But Ginny isn’t alone. Check out this week’s profile below to learn about Grant Linney, a 71-year-old retired outdoor environmental educator.

Going forward, we’re going to be highlighting changemakers of all ages and all walks of life. No matter their age, we want to see what people in your community are doing and we want to share their actions with our readers.

To that end, is there someone in your community doing work for the environment? Let us know so we can feature more changemakers, and hopefully inspire others to look around and see what they can do as well.

E-mail us at GlobeClimate@globeandmail.com to share your nominations.

- Sierra

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What else you missed

  • Alberta’s Environment Minister is reassuring rural municipalities in the province’s dry south that their water supply isn’t threatened by industrial development such as coal mines.
  • A Ugandan activist has accused organizers of a virtual climate conference of trying to censor her speech, in which she criticized world leaders for failing to do enough to curb global warming.
  • Energy group BP PLC aims to build Britain’s largest hydrogen plant by 2030, as part of the country’s push to boost use of the fuel and cut greenhouse gas emissions.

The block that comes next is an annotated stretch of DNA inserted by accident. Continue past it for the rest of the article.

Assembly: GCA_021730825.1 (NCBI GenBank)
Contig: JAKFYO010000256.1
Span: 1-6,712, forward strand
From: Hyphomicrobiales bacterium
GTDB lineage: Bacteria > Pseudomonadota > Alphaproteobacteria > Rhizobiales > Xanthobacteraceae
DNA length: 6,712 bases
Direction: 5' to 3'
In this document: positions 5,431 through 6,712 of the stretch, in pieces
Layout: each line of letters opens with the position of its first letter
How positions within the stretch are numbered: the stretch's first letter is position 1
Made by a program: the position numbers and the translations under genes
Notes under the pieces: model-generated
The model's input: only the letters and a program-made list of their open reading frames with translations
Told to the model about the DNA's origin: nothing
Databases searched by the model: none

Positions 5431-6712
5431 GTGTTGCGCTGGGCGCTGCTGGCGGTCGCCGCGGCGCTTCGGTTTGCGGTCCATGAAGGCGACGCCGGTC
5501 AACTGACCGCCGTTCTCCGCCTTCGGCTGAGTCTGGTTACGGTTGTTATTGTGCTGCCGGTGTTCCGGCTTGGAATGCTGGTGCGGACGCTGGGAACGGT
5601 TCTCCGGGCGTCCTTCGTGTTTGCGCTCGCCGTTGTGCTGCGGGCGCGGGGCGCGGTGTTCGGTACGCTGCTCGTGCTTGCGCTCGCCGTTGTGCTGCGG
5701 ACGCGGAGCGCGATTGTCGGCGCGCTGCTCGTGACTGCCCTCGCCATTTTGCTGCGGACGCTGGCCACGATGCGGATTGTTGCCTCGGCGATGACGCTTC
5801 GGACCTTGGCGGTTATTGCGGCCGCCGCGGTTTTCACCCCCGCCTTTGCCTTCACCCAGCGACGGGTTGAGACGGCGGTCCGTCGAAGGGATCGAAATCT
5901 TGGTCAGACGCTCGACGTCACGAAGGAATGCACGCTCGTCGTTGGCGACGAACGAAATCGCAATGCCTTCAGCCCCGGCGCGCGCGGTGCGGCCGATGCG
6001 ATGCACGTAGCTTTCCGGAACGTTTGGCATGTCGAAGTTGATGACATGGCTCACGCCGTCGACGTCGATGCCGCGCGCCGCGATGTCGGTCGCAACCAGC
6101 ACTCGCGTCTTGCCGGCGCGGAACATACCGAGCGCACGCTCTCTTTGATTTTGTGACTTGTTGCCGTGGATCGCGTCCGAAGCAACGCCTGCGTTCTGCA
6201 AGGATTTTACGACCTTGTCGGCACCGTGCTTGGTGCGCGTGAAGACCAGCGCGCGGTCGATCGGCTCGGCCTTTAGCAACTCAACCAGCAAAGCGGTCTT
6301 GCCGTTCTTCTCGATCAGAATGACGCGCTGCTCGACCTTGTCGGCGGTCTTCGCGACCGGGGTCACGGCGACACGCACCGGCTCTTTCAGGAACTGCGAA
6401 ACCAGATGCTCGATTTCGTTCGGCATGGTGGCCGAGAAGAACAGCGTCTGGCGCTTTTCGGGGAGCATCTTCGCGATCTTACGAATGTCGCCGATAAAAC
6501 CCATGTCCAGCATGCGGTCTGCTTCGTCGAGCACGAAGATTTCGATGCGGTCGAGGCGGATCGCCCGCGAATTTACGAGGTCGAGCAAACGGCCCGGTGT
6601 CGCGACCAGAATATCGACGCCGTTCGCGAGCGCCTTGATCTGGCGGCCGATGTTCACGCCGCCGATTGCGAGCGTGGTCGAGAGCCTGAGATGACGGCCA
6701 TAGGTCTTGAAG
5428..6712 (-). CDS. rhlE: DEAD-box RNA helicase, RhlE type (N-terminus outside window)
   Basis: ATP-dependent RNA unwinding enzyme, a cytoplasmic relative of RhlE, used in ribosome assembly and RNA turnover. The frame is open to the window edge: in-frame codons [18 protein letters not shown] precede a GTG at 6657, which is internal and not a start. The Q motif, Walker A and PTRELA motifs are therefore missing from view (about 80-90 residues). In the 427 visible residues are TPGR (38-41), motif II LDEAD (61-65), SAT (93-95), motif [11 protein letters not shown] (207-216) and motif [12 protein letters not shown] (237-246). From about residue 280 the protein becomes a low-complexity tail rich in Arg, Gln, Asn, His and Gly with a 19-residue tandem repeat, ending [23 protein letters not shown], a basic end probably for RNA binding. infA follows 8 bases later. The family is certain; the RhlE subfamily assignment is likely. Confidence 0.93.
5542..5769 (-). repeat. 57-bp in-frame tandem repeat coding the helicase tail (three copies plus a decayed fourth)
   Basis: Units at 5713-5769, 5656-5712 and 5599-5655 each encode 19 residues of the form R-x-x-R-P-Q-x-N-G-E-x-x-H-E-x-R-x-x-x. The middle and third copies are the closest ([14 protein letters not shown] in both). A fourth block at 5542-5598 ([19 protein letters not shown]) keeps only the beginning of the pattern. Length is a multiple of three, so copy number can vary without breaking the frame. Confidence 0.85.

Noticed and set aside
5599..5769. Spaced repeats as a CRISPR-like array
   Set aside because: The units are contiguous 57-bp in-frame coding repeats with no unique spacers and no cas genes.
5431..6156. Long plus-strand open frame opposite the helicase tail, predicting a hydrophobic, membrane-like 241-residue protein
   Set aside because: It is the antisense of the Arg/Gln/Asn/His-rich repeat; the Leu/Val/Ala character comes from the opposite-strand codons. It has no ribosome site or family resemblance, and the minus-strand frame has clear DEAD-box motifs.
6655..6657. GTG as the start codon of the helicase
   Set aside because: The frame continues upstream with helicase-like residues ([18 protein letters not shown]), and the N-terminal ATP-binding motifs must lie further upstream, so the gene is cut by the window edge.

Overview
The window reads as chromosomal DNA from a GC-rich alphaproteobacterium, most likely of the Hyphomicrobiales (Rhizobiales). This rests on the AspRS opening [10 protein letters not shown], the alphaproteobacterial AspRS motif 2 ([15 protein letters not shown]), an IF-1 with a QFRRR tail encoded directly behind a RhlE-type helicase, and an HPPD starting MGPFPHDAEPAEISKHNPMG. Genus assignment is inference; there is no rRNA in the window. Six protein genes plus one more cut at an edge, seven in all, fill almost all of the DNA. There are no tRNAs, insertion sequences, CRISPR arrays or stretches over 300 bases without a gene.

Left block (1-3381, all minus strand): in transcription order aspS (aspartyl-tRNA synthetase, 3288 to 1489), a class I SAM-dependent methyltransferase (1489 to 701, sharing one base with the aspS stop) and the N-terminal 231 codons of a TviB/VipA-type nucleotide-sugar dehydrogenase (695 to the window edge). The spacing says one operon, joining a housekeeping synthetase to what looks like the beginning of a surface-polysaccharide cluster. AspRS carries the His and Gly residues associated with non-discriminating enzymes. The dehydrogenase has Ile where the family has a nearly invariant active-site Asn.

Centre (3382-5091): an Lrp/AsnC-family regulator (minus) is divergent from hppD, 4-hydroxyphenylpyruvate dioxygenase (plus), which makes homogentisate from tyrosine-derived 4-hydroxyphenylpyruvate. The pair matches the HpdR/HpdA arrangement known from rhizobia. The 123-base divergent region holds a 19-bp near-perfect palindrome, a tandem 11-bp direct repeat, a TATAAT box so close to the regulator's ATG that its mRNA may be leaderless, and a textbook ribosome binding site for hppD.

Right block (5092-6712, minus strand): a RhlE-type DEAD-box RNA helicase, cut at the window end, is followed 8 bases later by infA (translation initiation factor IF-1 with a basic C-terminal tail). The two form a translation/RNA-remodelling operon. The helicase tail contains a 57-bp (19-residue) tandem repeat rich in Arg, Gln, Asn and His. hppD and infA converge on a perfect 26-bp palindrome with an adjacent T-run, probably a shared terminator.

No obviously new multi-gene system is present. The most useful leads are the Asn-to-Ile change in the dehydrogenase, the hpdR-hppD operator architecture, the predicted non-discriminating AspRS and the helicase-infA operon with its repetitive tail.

• Attorneys-General from 21 states sued to overturn President Joe Biden’s cancellation of the contentious Keystone XL oil pipeline from Canada.
  • The federal government wants to plant the seed of an open air climate change laboratory on Saskatchewan farmland.

Opinion and analysis

How a GHG ruling could affect import tax

Lawrence Herman: “It is curious that in all the talk about the constitutional inequities of the federal carbon tax and all the discussion in the media and elsewhere, little if any mention has been made of these challenging international trade issues.”

Lessons learned from the acid rain battles: Big environmental problems can be solved

John Gunn, Norman Yan, John P. Smol: “Environmental science was a beneficiary and became far more international in scope, while the public began to better recognize the interconnectedness of environmental issues.”

Canadian insurance companies need to manage climate-related financial risks on both sides of the balance sheet

Janis Sarra: “While Canada’s insurers have commenced climate-related risk management, and some are undertaking strategic planning to capture the upside potential of climate-related opportunities, most insurers do not yet have the data or modelling to understand the long-term effects of climate change.”

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Green Investing

Mark Carney is a man for all crises.

Alexa Mazzarello/The Globe and Mail

Mark Carney is a man for all crises

The financial crash. Brexit. The early days of the pandemic. Through it all, the former Bank of Canada Governor has been a steady hand. Now, back in the corporate realm (and with a new book out), he’s tackling the biggest crisis of all: climate change.